I first heard about plans for the Defiance Campaign when a long-time friend of mine, Bill Sutherland, returned from a trip to London in early 1952 with the news that a non-violent civil disobedience campaign against racist laws was to take place in South Africa soon. As believers in non-violence and as staunch and active opponents of racism, we felt we should do something to support the campaign. We contacted the ANC in Johannesburg and I opened up a correspondence in early 1952 which grew steadily over the next several months. The Joint Secretaries of the Campaign were Walter M. Sisulu, the Secretary General of the African National Congress, and Yusuf A. Cachalia, Secretary-General of the South African Indian Congress. I wrote to them on CORE [Congress of Racial Equality] letterhead and Sisulu replied on 26 March: "Your letter of the 17th of March has been a source of great inspiration to me. I am very delighted to learn that your organisation (CORE) has taken such a great interest in the struggle for fundamental human rights by my organization."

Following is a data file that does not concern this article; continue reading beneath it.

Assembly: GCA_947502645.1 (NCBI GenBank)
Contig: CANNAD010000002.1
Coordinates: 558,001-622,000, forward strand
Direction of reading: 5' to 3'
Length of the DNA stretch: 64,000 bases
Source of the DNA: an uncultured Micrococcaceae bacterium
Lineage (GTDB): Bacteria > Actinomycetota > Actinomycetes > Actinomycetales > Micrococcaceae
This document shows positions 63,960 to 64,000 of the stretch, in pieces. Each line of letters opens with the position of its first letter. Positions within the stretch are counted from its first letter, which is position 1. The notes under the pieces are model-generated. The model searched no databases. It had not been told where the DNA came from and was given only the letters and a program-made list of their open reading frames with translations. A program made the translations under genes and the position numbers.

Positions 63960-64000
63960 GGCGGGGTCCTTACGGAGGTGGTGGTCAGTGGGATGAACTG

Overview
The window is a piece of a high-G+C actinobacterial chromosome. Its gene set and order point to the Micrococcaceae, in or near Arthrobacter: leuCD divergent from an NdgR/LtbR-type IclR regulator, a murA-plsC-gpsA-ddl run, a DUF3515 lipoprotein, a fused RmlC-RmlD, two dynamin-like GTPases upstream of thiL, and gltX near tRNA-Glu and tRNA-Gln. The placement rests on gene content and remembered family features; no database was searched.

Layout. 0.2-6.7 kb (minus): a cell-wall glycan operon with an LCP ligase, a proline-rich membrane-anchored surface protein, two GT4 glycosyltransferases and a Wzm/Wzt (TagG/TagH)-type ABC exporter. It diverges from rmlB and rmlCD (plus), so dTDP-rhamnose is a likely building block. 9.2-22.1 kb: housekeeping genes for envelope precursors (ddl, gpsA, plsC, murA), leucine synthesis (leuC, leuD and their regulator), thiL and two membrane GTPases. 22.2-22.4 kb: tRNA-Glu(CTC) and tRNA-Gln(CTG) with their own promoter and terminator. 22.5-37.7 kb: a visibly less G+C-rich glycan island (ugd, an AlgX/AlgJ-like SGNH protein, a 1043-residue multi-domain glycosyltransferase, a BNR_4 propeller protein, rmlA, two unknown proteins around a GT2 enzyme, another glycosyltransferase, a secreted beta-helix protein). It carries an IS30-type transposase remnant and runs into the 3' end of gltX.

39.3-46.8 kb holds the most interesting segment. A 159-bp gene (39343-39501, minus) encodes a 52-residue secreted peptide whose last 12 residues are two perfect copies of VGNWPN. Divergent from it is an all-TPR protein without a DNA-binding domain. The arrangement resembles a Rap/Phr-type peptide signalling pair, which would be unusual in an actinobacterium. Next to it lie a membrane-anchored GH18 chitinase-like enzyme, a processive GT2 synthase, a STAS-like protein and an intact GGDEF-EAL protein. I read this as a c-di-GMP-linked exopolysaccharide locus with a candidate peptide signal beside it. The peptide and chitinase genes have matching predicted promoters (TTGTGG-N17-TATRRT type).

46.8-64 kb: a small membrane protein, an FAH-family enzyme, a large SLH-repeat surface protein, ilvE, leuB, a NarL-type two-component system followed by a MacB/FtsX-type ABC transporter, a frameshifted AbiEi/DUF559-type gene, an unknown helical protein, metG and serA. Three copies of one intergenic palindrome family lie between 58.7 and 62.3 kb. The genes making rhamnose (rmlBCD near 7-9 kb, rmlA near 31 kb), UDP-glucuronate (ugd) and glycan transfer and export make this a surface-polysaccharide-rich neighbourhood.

Through correspondence with Sisulu and Cachalia and by reading the memoranda which began coming to me from the movement in South Africa, I saw the plan for the Campaign develop. The first joint meeting to lay the foundation for the effort took place on July 29, 1951, at the invitation of the ANC. At that time the organisations involved committed themselves to "declare war" on apartheid laws such as the pass laws, the Group Areas Act, the Separate Representation of Voters Act, the Suppression of Communism Act, the Bantu Authorities Act. Cachalia wrote me that in January 1952 the ANC had written to Prime Minister Malan demanding the repeal of certain apartheid laws, failing which mass action against racist laws would begin. ,,,
In New York we felt we had enough information about the campaign to make a decision on what we ought to do. We decided to set up an ad hoc support group for the campaign and adopted the name Americans for South African Resistance (AFSAR).
Our task, as we conceived it, was to be a vehicle for information about the Campaign and to raise funds. The National Action Committee in South Africa was calling for one million shillings by the end of March. We decided we would do what we could, but over a longer period of time, for we had no funds and were just getting organised. Our first public activity was a mass meeting planned for 6 April in solidarity with the ANC and the SAIC of South Africa. ,,,